December 19, 2022 – One person can make a difference. It starts with an idea and then the idea is put into action. That is exactly what happened four years ago when Josh Mosley, Director of Process and Performance for Highlands ARH Regional Medical Center, shared an idea with his boss, Big Sandy Regional Chief Executive Officer Tim Hatfield.
That idea has turned into an annual coat drive. Mosley says “Since pitching the idea to Tim Hatfield during one of the first times I met him, I had his full support. ARH has a strong commitment to improving the health and well-being of the communities we serve.”
A couple of months before Christmas, Mosley contacts Family Resource Coordinators from local schools and requests lists of children that have only sizes as he is very conscientious about protecting the children’s privacy. He compiles all the lists into one, sends the list via email and employees respond with what size they will take. Some departments take a few coats, some individuals will purchase coats while some individuals prefer to donate money for coats.
Tim Hatfield comments, “Josh is a great leader on our coat drive. The Highlands ARH employees have purchased hundreds of coats for our school kids in need of warmth.” Hatfield continues, “This project has and always will be a labor of love for Josh and our employees.”
This year, Highlands ARH employees provided approximately 150 coats to local children. In years past, as many as 250 new coats have been collected but Mosley said the list was shorter this year. While the list was shorter, the need was greater for adult sized coats as more middle and high school students were on the list than usual.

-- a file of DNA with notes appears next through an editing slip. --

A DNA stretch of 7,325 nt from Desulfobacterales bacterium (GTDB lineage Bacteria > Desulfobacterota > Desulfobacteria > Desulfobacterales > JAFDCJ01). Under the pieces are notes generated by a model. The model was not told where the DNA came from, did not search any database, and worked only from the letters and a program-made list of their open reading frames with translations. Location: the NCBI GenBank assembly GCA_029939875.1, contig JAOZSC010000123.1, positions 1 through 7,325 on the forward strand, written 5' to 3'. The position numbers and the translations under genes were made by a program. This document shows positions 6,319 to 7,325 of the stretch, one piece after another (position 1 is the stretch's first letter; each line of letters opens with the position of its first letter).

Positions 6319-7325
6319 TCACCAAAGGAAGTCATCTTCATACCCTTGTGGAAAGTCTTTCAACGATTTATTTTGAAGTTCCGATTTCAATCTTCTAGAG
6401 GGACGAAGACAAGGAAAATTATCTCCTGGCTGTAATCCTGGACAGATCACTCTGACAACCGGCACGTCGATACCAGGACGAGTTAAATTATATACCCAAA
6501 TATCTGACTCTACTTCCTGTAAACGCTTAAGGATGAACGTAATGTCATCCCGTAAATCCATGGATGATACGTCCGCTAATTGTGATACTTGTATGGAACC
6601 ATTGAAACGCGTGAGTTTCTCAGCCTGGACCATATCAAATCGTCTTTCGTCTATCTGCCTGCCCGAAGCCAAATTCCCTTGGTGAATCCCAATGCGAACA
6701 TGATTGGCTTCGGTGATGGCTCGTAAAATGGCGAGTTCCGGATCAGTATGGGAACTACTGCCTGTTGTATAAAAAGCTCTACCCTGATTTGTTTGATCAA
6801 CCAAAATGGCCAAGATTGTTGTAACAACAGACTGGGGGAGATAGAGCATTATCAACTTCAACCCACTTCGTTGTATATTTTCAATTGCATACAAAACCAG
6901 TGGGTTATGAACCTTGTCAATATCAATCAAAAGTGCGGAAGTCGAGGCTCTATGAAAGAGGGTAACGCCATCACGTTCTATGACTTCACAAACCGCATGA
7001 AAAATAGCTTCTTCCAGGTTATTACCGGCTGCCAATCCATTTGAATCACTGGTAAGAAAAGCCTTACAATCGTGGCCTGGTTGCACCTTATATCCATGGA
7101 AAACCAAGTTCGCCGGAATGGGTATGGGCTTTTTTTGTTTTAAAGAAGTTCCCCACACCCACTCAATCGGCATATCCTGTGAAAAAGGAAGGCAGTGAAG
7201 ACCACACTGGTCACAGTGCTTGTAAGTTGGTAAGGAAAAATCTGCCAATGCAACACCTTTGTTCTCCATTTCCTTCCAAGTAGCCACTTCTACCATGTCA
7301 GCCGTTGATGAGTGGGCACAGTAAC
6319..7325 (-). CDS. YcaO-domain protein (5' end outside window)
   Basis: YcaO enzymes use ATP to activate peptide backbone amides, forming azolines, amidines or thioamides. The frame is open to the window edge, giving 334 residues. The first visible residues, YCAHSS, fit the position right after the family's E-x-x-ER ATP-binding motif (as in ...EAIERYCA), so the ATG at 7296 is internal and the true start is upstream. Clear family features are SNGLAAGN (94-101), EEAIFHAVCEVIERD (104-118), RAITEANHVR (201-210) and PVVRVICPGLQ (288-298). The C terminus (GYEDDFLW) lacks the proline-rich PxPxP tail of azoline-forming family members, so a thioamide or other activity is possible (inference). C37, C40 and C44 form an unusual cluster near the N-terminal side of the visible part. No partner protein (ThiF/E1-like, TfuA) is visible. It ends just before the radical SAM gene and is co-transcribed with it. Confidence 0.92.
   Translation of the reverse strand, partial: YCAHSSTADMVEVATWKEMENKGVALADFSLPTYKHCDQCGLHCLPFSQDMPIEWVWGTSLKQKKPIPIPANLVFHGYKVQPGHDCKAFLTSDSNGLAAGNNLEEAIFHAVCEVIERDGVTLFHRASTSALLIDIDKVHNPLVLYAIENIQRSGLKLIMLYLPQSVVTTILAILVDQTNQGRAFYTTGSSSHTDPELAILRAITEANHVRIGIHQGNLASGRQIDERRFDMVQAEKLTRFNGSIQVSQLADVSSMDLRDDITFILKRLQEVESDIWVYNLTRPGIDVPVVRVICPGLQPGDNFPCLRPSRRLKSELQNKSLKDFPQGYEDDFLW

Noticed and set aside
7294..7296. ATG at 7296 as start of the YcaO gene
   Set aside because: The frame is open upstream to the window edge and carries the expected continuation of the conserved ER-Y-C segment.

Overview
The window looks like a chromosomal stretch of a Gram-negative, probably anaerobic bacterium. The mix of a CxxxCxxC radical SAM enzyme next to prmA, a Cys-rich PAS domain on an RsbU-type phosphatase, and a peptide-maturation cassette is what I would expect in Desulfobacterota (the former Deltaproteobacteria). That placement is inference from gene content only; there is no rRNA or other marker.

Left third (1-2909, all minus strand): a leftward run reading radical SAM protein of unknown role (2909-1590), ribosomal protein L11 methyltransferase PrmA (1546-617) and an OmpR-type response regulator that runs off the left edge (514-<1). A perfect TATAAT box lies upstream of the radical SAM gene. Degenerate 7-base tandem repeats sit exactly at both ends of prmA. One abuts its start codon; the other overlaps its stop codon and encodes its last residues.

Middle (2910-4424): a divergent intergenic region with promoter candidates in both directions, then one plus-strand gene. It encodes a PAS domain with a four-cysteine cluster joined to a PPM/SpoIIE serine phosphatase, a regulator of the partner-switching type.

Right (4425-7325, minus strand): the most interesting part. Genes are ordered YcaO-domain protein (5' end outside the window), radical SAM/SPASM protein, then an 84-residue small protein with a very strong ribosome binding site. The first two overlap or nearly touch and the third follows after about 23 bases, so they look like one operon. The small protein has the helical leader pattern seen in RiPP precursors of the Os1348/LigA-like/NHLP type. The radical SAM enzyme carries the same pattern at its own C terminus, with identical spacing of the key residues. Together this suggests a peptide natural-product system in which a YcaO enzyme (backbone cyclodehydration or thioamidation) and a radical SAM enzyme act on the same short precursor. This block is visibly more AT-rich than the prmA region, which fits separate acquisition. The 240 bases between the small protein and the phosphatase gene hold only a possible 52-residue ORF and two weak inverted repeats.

When asked why he continues to lead this project year after year, Mosley says, “Honestly, I’m inspired to continue because I’ve been on the receiving end of this as a child. I know the struggles of growing up in poverty and having parents that may not have made the best choices. Everyone deserves the warmth and comfort of a coat, regardless of age or socioeconomic status.”
Mosley and volunteers collect and sort the coats by school. Lists are double and triple checked. Once he is satisfied that everything is correct, Mosley contacts the Family Resource Coordinators for pickups and drop-offs.
Mosley says he wants people to remember that there are children in need and it is those children that this project strives to help by providing warmth. He says, “Coats are a basic human necessity. It’s our job to protect those who are most vulnerable among us and children can’t help the situations they are in. Children of all ages deserve every opportunity afforded to them regardless of socioeconomic class. We have a duty to help those who aren’t yet able to help themselves.”
Appalachian Regional Healthcare (ARH), is a not-for-profit health system operating 14 hospitals in Barbourville, Hazard, Harlan, Hyden, Martin, McDowell, Middlesboro, Paintsville, Prestonsburg, West Liberty, Whitesburg, and South Williamson in Kentucky and Beckley and Hinton in West Virginia, as well as multi-specialty physician practices, home health agencies, home medical equipment stores and retail pharmacies. ARH employs more than 6,500 people with an annual payroll and benefits of $330 million generated into our local economies. ARH also has a network of more than 600 active and courtesy medical staff members. ARH is the largest provider of care and the single largest employer in southeastern Kentucky and the third-largest private employer in southern West Virginia.